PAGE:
'People are brutal here' – The 11 best jokes about Russia

English Moscow Comedy
How many Moscow expats does it take to change a lightbulb? Two – one to bribe the concierge, and one to have a sudden midlife career change from investment analyst to standup comedian.

Through EMC (English Moscow Comedy), the Russian capital’s English-language comedy scene is alive and booming, and now consists of improv, panel shows, podcasts, and weekly stand-up events. We pop in to one of EMC’s events to get these expat comedians’ hottest (and most hilarious) takes on their newfound motherland.

And if you fancy hearing more, head on down to EMC's headline event this month with English comedian Sam Rhodes.


People always ask me, ‘John, why Russia? Why not Europe or America?’ Well to tell you the truth, I came here because I read a statistic that the women here greatly outnumber the men, like 40% to 60%, and I thought, ‘Man, those are some pretty good numbers.’

So I got here, and on my first day, I went to the metro at 6am (it’s normal for us Africans), hoping to meet some Russians. I got there, and I see nothing but crowds of babushkas, carrying these weird bags with wheels. I don’t know where they’re going, but there were so many of them, it was like there was some kind of babushka conference in town. I just thought, ‘F*ck, are these the women making up the 60%?’

 - John Knight (Namibia)


It’s very dangerous that the name of your main supermarket, Perekryostok, is so similar to perestroika. When you tell Russians you need to go to perestroika because you’ve run out of food, they get very confused.

 - Cristiano Righi (Italy)


In Italy, I'm a normal guy. But in Russia, I'm an Italian, which automatically means I can sing, cook, make love… Before my first Italian lesson, my student walked in on me swearing down the phone, ‘Va fanculo! Va fanculo!’. I turned around, shocked, and started apologizing profusely – she looked at me like I was reading poetry and said with big eyes, ‘No please, continue! It’s so beautiful.’

- Cristiano Righi (Italy)


Just like everywhere else, being a funnyman doesn’t quite cut the mustard in Russia. When I was applying to rent an apartment, the landlord asked me, ‘Comedian – is that a serious profession?’ I responded, ‘Yeah, well last time I checked, nobody laughed.’ I didn’t get that apartment.

 - Oleg Denisov (Russia)


It’s impossible to find love in Moscow. It’s true. I’m in a real Muscovite long-distance relationship: My girlfriend lives in Rechnoy Vokzal and I live in Noviye Cheryomushki - that’s a distance of over 50 kilometers. We skype sometimes. I ask her ‘Will you come and see me this weekend?’, and she says ‘No, it’s too expensive, and I probably need a visa.’ We promised not to go three weeks without seeing each other, but really, I haven’t seen her in over a month.

- Denis Nikolin (Russia)


It took me a while to get used to Russian excuses. In Italy, a normal excuse for being late is something about the traffic, oversleeping, that sort of thing. Once a student cancelled a class on me here because ‘gribi poshli’ (‘the mushrooms have come.’) So that was that, it’s not even a euphemism. I was unemployed for two weeks because all my students were out at their dachas picking mushrooms.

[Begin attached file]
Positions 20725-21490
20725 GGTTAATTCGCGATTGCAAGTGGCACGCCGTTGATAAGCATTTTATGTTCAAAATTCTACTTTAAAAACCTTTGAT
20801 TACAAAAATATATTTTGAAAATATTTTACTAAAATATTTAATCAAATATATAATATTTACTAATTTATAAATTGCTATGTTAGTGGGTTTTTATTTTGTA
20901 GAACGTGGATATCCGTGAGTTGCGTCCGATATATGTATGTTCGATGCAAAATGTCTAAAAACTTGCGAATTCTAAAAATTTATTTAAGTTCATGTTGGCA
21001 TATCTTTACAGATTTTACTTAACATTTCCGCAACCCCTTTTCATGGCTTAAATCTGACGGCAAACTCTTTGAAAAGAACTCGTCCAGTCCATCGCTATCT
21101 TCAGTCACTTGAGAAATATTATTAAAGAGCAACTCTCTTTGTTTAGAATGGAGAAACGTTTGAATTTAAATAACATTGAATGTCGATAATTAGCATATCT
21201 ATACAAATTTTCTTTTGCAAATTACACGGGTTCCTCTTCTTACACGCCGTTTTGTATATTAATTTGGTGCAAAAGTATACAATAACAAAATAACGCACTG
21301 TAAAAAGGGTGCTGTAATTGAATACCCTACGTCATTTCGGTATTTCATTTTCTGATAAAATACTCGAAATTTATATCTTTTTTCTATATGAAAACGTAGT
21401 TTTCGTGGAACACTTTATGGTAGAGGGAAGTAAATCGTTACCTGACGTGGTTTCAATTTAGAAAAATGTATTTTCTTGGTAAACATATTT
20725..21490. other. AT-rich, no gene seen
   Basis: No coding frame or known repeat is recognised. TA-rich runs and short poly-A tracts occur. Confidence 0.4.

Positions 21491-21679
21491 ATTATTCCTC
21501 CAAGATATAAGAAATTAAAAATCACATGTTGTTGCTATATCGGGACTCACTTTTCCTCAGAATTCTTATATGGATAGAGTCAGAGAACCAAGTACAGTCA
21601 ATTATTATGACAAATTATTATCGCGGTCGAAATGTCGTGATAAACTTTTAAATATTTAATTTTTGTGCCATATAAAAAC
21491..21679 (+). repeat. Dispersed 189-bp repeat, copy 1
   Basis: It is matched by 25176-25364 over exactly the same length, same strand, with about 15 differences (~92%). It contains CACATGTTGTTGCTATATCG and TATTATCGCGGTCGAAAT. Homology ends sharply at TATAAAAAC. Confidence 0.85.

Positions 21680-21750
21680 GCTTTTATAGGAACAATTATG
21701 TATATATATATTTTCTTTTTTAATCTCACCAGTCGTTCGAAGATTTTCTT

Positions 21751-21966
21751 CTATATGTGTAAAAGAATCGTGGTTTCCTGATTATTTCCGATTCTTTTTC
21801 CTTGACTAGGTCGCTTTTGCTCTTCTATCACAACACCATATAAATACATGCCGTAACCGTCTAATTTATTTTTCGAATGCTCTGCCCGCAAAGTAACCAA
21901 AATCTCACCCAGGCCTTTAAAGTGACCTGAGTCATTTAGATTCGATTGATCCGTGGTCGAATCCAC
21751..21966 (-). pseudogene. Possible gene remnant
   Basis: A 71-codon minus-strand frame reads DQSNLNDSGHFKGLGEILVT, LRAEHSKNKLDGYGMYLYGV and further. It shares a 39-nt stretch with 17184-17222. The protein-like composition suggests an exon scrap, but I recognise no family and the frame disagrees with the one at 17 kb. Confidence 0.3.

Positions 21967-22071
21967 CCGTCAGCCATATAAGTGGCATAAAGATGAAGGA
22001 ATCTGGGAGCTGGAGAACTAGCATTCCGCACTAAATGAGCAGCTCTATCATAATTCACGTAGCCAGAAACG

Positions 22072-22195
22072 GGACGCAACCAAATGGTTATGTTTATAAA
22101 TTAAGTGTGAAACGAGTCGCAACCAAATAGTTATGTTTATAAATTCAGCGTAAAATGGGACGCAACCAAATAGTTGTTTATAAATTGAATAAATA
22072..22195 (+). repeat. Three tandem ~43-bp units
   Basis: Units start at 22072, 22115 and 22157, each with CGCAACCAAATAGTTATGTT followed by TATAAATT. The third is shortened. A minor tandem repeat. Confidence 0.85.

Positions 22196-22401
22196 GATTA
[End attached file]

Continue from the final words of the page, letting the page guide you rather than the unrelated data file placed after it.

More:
- Cristiano Righi (Italy)


They made the metro multilingual a couple of years ago, but I don’t know if you’ve realized – they announce the stations differently in English depending on where you are. If you’re in the center, for example, they say ‘Lubyanka Station.’ Outside the center, however, you’ll hear, ‘This is Konkovo.’ You see the difference? ‘Lubyanka Station’ – information. ‘This is Konkovo’ - warning.

- Igor Mondae (Croatia)


In Britain, they have weird jokes, they joke about things we don’t have here in Russia: Marmite, the middle class, elections – that kind of thing.

- Oleg Denisov (Russia)


People here are brutal, man. The other day I bought one potato for myself in the shop, and the cashier looked at me like, ‘Is that all?’ Then he picked up the potato and shouted to all the shop, ‘Everybody look, this guy is just getting one potato for himself! What a loser!’

I wish the story ended there. He then leaned in to me very earnestly and said, ‘Seriously though my friend, you are single? My daughter is a lovely Uzbek girl, she is looking for a husband, you are just her type.’ He wouldn’t take any protestations, and called her over. I had to sit there patiently while his daughter did a twirl for me. I tried to reject the offer politely, to which he told me, ‘Whatever then, enjoy your potato, you loner.’ I cried all the way home.

 - Igor Mondae (Croatia)


I was trying to sign up to the gym here, and the woman behind the desk asked me for my ochestvo, or patronymic, which is like a middle name taken from your father’s name. I told her I didn’t have one, so she looked at me pitifully and said, ‘Oh, you poor thing!’

- Cristiano Righi (Italy)


People say Moscow’s gotten safer but I’m not so sure. I can go up to someone in Red Square, point to the Mausoleum and say to them, ‘Hey, wanna see a dead body?’

- Denis Nikolin (Russia)

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